Wednesday, 12 June 2019

Ceisteanna (254, 257)

Bernard Durkan

Ceist:

254. Deputy Bernard J. Durkan asked the Minister for Culture, Heritage and the Gaeltacht the extent to which her Department has monitored the number of semi-derelict or derelict castles or historical buildings in need of extra preservation nationally; her plans for same; and if she will make a statement on the matter. [24551/19]

Amharc ar fhreagra

Bernard Durkan

Ceist:

257. Deputy Bernard J. Durkan asked the Minister for Culture, Heritage and the Gaeltacht the extent to which she continues to liaise with the Office of Public Works to ensure that heritage sites and buildings continue to be protected and when necessary sealed to prevent water damage; and if she will make a statement on the matter. [24554/19]

Amharc ar fhreagra

Freagraí scríofa (Ceist ar Culture)

I propose to take Questions Nos. 254 and 257 together.

My role, as Minister, with regard to the protection and management of our architectural heritage is set out in the provisions of relevant legislation, as are the roles of local authorities and the responsibilities of owners of heritage assets.

Part IV of the Planning and Development Act 2000, as amended, provides for the protection of architectural heritage. The Act gives primary responsibility to planning authorities to identify and protect the architectural heritage by including relevant structures on the Record of Protected Structures. Inclusion on the Record of Protected Structures places a duty of care on the owners and occupiers of protected structures and also gives planning authorities powers to deal with development proposals affecting them and to seek to safeguard their future.

I also have a role, as Minister, as a prescribed body under the Planning and Development Regulations 2001-2015 whereby development proposals that may impact on our built heritage are referred by planning authorities to my Department so that recommendations can be made, as appropriate, to avoid or mitigate any such impacts.

My Department has a number of measures at its disposal to facilitate the maintenance and restoration of historical or cultural sites. As Minister, I am the owner or guardian under the National Monuments Acts 1930-2014 of approximately 1,000 national monuments located at approximately 750 sites and in such cases there is a statutory duty to maintain the national monument. Such maintenance is undertaken by the Office of Public Works (OPW). Local authorities are responsible under the National Monuments Acts for maintaining the national monuments of which they are owners or guardians.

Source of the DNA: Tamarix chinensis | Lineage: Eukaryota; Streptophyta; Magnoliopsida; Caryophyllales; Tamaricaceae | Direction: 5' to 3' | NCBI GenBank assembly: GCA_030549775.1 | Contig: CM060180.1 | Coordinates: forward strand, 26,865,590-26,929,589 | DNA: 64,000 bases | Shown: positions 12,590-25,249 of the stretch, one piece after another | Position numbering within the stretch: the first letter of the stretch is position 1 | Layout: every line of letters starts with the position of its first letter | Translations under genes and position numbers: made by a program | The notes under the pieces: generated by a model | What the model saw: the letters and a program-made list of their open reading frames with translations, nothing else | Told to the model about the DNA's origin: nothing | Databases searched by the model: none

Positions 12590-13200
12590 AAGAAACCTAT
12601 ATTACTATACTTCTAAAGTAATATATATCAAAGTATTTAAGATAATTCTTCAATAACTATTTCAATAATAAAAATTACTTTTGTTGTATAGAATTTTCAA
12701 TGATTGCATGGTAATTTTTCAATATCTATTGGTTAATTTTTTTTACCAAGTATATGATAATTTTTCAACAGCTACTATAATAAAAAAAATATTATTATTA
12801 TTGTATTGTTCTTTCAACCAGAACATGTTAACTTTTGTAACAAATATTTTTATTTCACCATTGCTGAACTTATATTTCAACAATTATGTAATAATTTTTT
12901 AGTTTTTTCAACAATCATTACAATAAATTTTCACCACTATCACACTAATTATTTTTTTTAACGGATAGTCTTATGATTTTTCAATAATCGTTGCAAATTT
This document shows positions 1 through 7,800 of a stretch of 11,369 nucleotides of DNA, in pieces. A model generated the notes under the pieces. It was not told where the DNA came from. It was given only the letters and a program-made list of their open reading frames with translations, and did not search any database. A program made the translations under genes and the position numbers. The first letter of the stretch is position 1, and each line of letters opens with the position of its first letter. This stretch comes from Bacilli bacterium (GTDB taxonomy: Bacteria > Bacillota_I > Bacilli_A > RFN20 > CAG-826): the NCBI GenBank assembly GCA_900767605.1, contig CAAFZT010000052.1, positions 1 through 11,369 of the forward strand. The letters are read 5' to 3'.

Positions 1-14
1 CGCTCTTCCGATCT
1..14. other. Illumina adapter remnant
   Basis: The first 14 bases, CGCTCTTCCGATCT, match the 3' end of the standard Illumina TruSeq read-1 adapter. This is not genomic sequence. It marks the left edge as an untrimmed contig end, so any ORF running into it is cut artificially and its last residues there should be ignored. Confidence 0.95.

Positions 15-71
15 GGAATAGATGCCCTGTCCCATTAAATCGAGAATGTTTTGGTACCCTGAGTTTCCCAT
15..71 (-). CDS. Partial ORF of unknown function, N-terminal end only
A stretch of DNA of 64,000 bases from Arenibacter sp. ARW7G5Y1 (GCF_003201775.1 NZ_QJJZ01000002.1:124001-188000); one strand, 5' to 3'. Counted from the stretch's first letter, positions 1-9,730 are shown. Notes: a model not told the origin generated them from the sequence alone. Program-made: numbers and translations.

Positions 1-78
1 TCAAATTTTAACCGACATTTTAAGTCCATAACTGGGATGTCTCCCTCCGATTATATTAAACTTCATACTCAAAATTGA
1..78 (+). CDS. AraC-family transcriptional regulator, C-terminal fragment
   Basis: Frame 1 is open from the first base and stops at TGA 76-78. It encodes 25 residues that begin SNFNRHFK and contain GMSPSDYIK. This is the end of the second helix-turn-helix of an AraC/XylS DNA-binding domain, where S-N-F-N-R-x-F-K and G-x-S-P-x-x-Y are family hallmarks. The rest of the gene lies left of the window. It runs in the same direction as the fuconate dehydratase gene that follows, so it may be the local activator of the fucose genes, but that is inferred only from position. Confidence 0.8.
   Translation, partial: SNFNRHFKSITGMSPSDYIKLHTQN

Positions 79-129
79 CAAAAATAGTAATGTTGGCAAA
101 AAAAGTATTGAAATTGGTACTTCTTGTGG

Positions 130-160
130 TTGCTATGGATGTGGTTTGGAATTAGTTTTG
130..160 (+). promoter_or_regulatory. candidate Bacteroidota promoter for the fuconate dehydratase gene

My Department’s National Monuments Service works in close collaboration with the OPW on survey, excavation and research work to optimise the protection, management, interpretation and presentation of national monuments in State care.

The National Monuments Service of my Department provides archaeological advice to the OPW on a routine basis and also with regard to the OPW Flood Relief Scheme, to ensure the appropriate protection of archaeology in the context of flood relief. All works at or in the vicinity of a national monument – to include any works to mitigate water damage - are required to be notified to the Department, which ensures that appropriate controls are put in place for the protection of the site.

Officials of my Department meet regularly with their OPW counterparts to devise and agree shared policy approaches to areas of mutual interest, to review operational priorities while also working closely together on a day-to-day basis in relation to individual projects.

Under the provisions of the National Monuments Acts, my Department has established and maintains the Record of Monuments and Places, which affords legal protection to all recorded archaeological sites and monuments in the State. Anyone proposing works to, at or in the vicinity of a monument that is included in the Record of Monument and Places must give the Department two months prior notice before works can start.

My Department also provides financial support for the protection of heritage buildings and historic structures through the Built Heritage Investment Scheme (BHIS) and the Historic Structures Fund (HSF), both administered by local authorities.

The Built Heritage Investment Scheme is a scheme for the repair and conservation of structures that are on the local authority Record of Protected Structures. It is designed to leverage private capital for investment in small scale conservation projects across the country and to support the employment of skilled conservation professionals. The Historic Structures Fund 2019 is for conservation and enhancement to heritage structures and historic buildings, in both private and public ownership, for the benefit of communities and the public.

On 28 March, I announced funding of €4.3 million to 478 projects under these schemes, of which €104,000 was awarded to projects in County Kildare.

Receipt of applications for both the Built Heritage Investment Scheme and the Historic Structures Fund is now closed, however on-going queries can be addressed to all respective local authorities who implement both schemes.

The National Inventory of Architectural Heritage is a state initiative to identify, record, and evaluate the post-1700 built heritage of Ireland, uniformly and consistently as an aid to its protection and conservation. The NIAH building surveys provide the basis for my recommendations, as Minister for Culture, Heritage and the Gaeltacht, to the planning authorities for the inclusion of particular structures in their Record of Protected Structures. The published surveys are a source of information on the selected structures for relevant planning authorities. They are also a research and educational resource.